Stacey Carroll has a great post about word counts and where they fit in short stories, novellas, novels, and even the different genres. Go read it. I won’t repeat it here.
What I want to talk about is answers to the questions “how many words make a scene?” This question about word counts really should be a question about structure.
Story Structure: The Scene
A writer crafts a series of scenes to tell a story. What is a scene? In simplest terms, a scene is a set of actions and thoughts that move the character(s) through a point of conflict prepared (or woefully unprepared) to face the next one.
In order to have conflict, your characters have to have a goal they want. Then people or situations appear, getting in the way of achieving that goal. These people or situations are obstacles. They can be external – a person who wants to get something instead of letting your character have it. Or internal – a trait whereby the character gets in her own way because she refuses to change or is not self-aware to realize she needs to change.
Story goals are something that most story planners have writers consider. But how often have you considered that these story goals have scene goals, smaller steps that are necessary before the character is in the best place to actually achieve what they want?
So the first thing you have to do in determining what is your scene is asking what does the character need/want to achieve in the moment that they think will get them a step closer to their story goal? The options are governed by setting, readiness, and opportunity. Some steps can’t be taken forward unless the character is in the right place. Other steps can’t be taken because the character is not ready mentally or physically. And still other steps can’t be taken unless there’s an opportunity both available and recognized.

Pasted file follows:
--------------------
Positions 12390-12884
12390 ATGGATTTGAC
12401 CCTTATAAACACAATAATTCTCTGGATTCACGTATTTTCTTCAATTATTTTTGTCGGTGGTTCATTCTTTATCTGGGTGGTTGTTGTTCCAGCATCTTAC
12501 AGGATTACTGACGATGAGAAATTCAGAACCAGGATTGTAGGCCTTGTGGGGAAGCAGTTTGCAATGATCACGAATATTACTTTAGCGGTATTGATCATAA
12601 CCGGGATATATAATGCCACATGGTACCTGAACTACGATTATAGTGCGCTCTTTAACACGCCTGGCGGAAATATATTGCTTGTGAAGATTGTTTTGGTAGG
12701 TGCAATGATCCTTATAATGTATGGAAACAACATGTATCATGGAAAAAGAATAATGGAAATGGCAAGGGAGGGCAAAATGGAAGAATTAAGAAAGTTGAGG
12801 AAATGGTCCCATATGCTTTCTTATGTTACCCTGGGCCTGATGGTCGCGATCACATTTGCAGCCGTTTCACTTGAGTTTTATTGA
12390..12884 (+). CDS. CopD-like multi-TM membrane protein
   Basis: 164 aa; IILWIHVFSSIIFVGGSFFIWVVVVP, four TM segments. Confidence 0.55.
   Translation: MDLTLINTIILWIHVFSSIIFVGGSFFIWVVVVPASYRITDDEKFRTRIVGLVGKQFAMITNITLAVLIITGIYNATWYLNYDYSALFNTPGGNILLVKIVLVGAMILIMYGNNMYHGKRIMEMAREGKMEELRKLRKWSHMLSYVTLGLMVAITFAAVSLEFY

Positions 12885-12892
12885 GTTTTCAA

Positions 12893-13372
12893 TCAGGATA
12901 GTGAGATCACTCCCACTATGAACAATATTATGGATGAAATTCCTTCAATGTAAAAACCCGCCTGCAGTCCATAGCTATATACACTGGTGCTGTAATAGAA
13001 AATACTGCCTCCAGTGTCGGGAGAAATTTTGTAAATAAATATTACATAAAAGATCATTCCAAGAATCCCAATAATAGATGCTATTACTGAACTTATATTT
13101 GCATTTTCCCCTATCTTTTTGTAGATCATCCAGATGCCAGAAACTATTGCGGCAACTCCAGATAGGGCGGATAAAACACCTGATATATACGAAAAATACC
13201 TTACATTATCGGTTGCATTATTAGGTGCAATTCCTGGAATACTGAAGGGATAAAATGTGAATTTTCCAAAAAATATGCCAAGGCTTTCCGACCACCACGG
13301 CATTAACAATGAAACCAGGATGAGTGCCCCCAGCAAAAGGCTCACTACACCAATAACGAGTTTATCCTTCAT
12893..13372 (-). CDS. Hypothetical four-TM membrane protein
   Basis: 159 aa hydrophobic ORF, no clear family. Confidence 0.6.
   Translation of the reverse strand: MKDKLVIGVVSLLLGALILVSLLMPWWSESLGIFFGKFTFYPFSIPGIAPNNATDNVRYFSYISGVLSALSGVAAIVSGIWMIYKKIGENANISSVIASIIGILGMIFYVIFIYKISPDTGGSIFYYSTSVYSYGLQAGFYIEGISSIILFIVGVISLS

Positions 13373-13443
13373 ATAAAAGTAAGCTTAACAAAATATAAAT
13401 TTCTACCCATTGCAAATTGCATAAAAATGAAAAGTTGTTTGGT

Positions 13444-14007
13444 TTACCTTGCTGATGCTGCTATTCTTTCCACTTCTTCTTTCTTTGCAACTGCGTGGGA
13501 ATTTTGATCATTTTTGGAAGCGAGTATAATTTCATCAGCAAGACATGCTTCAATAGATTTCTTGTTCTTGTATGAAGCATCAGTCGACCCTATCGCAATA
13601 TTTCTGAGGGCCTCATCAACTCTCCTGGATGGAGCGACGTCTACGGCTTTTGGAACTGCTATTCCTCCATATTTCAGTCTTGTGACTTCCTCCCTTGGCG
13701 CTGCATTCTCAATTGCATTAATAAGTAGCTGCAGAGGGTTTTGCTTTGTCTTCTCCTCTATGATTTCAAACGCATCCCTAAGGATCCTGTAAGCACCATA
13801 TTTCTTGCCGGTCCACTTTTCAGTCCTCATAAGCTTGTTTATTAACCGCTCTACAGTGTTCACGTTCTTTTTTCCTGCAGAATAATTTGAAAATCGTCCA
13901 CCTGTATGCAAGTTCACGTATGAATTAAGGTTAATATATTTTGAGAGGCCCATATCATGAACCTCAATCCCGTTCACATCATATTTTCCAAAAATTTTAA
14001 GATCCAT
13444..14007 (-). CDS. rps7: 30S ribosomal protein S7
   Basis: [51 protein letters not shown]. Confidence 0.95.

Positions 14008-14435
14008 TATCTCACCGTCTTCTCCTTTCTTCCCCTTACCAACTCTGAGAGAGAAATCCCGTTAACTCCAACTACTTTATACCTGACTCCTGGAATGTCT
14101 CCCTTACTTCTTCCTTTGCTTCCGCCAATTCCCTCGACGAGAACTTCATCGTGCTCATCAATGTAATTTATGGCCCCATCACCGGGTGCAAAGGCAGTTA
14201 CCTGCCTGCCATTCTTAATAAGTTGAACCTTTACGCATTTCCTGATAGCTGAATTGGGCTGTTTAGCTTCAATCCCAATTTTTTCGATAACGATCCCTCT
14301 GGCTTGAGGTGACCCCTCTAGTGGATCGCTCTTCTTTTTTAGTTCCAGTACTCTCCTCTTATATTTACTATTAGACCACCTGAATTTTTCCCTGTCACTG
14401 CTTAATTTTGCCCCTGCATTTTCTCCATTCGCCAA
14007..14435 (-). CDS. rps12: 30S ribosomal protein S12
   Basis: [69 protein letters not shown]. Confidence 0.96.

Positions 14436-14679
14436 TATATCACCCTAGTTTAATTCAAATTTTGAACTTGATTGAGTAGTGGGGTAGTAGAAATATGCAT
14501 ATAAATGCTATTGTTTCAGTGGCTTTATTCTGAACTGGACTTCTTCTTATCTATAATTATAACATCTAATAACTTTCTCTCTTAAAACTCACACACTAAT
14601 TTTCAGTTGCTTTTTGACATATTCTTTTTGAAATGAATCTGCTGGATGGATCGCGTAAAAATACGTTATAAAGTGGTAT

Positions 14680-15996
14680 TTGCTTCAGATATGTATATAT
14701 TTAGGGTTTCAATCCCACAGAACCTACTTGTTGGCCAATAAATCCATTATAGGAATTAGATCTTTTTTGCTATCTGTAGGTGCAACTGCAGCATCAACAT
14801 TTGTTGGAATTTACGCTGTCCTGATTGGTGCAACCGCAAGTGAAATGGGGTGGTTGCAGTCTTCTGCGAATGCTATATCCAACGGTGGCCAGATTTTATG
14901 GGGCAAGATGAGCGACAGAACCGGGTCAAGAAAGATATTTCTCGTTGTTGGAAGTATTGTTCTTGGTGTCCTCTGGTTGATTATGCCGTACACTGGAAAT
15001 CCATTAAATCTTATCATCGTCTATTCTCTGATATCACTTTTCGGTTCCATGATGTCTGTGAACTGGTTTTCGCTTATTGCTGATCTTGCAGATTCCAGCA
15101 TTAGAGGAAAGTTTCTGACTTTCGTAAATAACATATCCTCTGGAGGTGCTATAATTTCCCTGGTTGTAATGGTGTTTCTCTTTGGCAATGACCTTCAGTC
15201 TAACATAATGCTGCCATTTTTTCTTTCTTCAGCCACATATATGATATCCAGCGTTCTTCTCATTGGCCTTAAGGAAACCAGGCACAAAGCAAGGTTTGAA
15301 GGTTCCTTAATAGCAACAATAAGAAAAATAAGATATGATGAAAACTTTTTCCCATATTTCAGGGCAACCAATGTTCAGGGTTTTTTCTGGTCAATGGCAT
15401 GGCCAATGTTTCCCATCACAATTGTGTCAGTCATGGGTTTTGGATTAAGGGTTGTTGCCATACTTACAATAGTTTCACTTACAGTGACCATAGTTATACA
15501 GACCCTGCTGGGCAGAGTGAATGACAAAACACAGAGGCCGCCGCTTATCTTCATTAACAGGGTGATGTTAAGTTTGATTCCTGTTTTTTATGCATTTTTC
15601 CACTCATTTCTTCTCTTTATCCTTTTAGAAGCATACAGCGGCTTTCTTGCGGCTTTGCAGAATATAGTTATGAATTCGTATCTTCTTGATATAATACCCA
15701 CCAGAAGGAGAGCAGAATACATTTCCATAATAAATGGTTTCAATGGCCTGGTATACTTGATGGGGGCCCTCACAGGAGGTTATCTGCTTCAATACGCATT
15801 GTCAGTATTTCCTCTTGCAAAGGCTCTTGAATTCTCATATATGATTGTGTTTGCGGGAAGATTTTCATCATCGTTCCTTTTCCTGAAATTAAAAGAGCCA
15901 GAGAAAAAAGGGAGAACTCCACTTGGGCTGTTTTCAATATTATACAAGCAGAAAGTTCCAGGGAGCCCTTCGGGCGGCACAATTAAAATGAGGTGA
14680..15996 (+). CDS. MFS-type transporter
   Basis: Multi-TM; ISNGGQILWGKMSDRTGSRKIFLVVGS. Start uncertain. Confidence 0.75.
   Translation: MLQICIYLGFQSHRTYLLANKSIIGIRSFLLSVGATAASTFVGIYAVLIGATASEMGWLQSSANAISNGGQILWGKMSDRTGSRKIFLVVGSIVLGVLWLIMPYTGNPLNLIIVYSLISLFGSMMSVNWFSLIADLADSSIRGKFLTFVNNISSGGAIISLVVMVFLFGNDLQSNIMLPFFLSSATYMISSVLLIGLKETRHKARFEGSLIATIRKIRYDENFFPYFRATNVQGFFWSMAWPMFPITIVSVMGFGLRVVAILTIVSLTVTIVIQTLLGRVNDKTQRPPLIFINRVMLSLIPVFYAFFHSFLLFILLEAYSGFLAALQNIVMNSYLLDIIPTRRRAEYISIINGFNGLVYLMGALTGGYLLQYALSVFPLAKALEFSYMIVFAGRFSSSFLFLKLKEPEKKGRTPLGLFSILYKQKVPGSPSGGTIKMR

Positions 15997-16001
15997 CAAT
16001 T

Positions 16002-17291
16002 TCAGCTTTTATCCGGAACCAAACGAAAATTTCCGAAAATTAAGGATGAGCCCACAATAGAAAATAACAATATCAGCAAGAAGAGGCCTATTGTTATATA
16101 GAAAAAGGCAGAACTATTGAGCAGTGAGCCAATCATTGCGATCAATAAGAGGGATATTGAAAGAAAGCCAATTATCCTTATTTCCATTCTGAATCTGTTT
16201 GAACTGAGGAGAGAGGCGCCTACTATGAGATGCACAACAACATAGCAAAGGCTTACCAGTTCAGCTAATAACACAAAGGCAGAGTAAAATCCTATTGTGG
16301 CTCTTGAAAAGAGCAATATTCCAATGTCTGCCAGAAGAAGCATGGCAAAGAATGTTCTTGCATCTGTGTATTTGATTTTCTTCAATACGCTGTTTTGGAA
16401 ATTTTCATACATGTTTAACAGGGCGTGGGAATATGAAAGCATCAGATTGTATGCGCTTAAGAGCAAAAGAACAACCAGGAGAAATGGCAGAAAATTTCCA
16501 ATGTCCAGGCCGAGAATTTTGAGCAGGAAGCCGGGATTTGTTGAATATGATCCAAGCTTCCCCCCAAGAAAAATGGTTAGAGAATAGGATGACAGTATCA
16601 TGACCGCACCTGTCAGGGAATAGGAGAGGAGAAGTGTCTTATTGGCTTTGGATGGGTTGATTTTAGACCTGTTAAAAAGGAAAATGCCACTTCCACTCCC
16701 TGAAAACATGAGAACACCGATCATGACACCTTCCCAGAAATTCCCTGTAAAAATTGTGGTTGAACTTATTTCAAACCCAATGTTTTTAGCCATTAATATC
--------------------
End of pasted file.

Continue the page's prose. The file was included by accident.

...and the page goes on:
This is why a character who wants to win another’s heart plans all those opportunities to be in the same place at the same time. This is why a character who is surprised to see their object of affection in a place when they’re not ready – so they scramble awkwardly to become ready. This is why a character might turn and run and try again another day. Each of these options would be the core of a scene showing the character attempting to move closer and closer to their goal of being able to connect with their love interest and finally win their heart.
So now, back to the writing. To write a scene you have to show
- where the character is
- what they hope to achieve, and then
- how the character tries to resolve each obstacle
The scene you are writing ends when:
- the setting changes
- the goal is accomplished, or partially or utterly failed
- a lot of time will pass before the character can try again
This means, in the end, the answer to the questions is “how long is a scene?” is: “as long as it needs to be to accomplish these things.”